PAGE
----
One possible applicant is independent producer Larry Josephson, who wants to launch a Jewish programming channel stocked with his programs, including What Is a Jew?, and other material. "I am pleased with the outcome, that we got an entry point for other groups," he says. "It gives something to everyone."
Satellite charge waiver backed for minority nets
Originally published in Current, Nov. 28, 1994
By Jacqueline Conciatore
A working group appointed by the NPR Distribution/Interconnection Committee will recommend waiver of satellite uplink and channel charges for two fledgling program distributors Radio Bilingue's Satelite network and American Indian Radio on Satellite (AIROS).
The group met in mid-November to consider ways to guarantee viability of the two networks and to give Latino and Native American stations easier access to the satellite system.
Radio Bilingue runs a Spanish-language program service, Satelite, utilized to varying degrees by about 45 stations around the country, while the newer AIROS distributes an hour of archival material daily and early next year will launch a talk show, Native America Calling.
The working group, which met Nov. 16 , agreed to recommend the waiver, expecting that AIROS and Bilingue will use the savings to subsidize or otherwise support underfunded affiliates. Both Hugo Morales, executive director of Bilingue, and Susan Braine, director of AIROS, participated in the discussion; Braine also is a member of the D/I Committee.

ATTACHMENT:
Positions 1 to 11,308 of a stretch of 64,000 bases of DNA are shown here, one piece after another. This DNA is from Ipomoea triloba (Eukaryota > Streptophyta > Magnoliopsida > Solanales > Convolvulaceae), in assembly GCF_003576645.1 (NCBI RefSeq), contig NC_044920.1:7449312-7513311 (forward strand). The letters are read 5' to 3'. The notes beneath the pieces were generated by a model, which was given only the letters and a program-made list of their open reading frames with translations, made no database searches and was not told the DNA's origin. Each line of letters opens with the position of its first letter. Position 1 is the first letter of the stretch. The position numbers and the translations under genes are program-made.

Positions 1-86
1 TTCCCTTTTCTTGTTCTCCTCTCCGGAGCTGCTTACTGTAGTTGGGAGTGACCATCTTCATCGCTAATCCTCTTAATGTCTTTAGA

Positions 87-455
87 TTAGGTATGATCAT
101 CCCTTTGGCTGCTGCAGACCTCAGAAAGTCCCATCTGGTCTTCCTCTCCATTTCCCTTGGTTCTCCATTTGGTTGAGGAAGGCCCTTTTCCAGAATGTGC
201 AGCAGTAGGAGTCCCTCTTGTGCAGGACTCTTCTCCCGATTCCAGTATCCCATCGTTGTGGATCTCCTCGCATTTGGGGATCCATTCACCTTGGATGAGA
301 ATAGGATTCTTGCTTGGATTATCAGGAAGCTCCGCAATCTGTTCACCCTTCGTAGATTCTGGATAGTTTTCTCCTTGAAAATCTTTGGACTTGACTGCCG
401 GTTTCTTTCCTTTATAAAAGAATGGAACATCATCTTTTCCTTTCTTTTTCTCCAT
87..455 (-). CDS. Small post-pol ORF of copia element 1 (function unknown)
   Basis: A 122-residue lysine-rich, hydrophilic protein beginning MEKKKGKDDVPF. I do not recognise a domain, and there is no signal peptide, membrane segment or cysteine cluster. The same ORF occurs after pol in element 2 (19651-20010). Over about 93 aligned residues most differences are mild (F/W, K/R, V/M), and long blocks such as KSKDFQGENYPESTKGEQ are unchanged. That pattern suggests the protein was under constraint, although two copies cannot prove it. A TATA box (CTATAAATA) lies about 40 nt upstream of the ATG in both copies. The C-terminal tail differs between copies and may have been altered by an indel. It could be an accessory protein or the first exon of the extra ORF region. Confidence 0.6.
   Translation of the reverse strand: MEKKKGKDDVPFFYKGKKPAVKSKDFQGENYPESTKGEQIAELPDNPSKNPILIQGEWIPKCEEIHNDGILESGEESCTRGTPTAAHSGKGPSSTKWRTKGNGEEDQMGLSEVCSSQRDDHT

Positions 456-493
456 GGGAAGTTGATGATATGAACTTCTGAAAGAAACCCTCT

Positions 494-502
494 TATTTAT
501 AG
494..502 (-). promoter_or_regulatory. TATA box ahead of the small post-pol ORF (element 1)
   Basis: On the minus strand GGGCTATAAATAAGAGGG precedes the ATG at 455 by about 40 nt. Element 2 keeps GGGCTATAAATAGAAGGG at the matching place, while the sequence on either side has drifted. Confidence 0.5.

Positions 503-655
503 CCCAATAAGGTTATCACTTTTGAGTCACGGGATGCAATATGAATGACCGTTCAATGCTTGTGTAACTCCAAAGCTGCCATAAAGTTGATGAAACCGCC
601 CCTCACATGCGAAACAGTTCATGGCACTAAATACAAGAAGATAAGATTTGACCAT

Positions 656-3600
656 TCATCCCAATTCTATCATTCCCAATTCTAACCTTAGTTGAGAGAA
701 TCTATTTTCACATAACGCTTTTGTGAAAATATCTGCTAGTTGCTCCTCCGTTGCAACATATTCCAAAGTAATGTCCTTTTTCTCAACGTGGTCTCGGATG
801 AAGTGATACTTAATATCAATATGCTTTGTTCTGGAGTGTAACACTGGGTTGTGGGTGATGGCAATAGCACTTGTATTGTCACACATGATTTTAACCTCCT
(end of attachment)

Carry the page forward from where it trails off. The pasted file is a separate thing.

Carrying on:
According to Tom Thomas, a consultant to Bilingue, the waiver probably represents savings of about $200,000 for Bilingue, and $20,000 or $30,000 for AIROS, which currently incurs lower costs because it uplinks only one hour programming daily. It is unclear precisely how the services would pass on the savings to stations. As envisioned now, the waiver would be in effect from October 1995 through fiscal year 1999, Thomas said.
Discussion about how to ease satellite costs for Latino and Native American broadcasters was prompted by two proposals Morales put before the Distribution/Interconnection Committee at NPR's October 1994 board meeting. He first asked the committee to designate a satellite channel for Satelite and AIROS, subsidized by the public radio system. His second proposal, presented on behalf of Latino and Native American stations, sought a flat $500 interconnection fee for those stations about a dozen Spanish-language stations and about 31 Native stations. The low fee would promote diversity within public radio, benefit a small number of stations that serve audiences with no access to other public radio services, and give stations a secure place within the satellite system, the proposal said.